Housing starts slumped 16.5%, the most since February 2011, to an 853,000 annualized rate after a revised 1.02 million pace in March. The median estimate of 81 economists surveyed by Bloomberg was for a 970,000 rate.
Stock-index futures dropped after the reports, erasing earlier gains. The contract on the Standard & Poor’s 500 Index maturing in June fell 0.1% to 1,652.9 at 8:58 a.m. in New York. The S&P 500 closed at a record 1,658.78 yesterday.
The number of people continuing to receive jobless benefits fell by 4,000 to 3.01 million in the week ended May 4, according to the report on applications for jobless benefits. The continuing claims figure does not include the number of Americans receiving extended benefits under federal programs.
Those who’ve used up their traditional benefits and are now collecting emergency and extended payments increased by about 29,000 to 1.79 million in the week ended April 27.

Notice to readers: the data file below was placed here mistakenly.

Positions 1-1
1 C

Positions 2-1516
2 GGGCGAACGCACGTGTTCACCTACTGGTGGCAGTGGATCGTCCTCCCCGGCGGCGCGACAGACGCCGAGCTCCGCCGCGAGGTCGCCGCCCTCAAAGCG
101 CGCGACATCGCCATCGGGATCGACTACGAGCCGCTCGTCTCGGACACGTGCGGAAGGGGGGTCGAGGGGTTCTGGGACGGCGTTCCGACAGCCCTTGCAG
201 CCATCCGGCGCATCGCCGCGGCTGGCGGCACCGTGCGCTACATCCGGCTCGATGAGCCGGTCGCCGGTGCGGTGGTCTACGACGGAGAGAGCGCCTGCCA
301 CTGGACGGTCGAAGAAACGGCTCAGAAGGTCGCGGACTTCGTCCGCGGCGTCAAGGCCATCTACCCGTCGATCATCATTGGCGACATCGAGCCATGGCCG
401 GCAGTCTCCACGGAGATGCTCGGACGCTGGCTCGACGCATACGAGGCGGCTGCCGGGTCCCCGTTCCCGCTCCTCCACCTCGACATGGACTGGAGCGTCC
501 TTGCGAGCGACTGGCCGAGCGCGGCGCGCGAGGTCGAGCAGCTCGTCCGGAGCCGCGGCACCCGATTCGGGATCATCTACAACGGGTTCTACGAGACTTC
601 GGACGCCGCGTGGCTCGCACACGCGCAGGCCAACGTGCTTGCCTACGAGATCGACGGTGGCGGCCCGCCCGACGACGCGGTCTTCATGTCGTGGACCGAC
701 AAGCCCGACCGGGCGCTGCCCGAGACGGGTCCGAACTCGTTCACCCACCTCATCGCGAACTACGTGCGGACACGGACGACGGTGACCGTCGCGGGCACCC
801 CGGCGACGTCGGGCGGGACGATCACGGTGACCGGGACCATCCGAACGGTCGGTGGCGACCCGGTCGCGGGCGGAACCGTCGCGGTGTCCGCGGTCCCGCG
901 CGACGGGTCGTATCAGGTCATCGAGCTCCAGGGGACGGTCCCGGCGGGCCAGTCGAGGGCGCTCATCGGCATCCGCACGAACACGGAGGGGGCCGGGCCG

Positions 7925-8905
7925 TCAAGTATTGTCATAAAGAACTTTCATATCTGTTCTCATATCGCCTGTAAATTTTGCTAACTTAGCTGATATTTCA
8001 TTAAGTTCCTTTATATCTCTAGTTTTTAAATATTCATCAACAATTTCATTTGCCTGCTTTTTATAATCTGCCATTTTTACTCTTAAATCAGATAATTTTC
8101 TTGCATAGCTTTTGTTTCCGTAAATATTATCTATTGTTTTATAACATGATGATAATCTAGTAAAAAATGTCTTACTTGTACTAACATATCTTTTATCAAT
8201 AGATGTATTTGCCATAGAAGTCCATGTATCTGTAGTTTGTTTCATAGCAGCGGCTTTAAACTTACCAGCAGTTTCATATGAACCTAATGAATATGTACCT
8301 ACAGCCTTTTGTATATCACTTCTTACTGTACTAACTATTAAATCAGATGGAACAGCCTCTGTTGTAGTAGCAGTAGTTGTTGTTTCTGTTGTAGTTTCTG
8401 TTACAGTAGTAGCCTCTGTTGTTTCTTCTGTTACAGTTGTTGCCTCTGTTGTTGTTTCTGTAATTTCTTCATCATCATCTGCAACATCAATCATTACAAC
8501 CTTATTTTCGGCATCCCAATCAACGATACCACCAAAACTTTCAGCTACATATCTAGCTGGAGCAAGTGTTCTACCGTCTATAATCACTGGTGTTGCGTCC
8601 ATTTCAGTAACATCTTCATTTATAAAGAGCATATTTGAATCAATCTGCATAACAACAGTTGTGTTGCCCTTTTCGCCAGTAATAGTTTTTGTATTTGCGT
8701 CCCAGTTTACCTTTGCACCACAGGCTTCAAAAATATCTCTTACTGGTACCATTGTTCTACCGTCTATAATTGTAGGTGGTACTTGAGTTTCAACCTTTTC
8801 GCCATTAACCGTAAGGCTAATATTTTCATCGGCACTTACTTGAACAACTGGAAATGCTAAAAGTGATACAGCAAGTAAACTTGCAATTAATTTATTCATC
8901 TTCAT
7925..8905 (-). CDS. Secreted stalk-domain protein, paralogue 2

The unemployment rate among people eligible for benefits held at 2.3% in the week ended May 4, today’s report showed.
Twenty-eight states and territories reported a decrease in claims, while 25 reported an increase. These data are reported with a one-week lag. The Labor Department spokesman said several states reported large swings in claims last week, both up and down, ascribing it to typical volatility.
Initial jobless claims reflect weekly firings and tend to fall as job growth -- measured by the monthly non-farm payrolls report -- accelerates.
Procter & Gamble Co., the Cincinnati-based maker of Gillette razors and Tide detergent, is among companies paring headcount. As of the end of March, P&G had reduced 6,250 positions, Chief Financial Officer Jon Moeller said on an earnings call on April 24. That’s ahead of its target under a previously-announced cost-cutting plan that called for a reduction in non-manufacturing staffing of 10%, or about 5,700, by the end of the fiscal year that ends June 30, he said.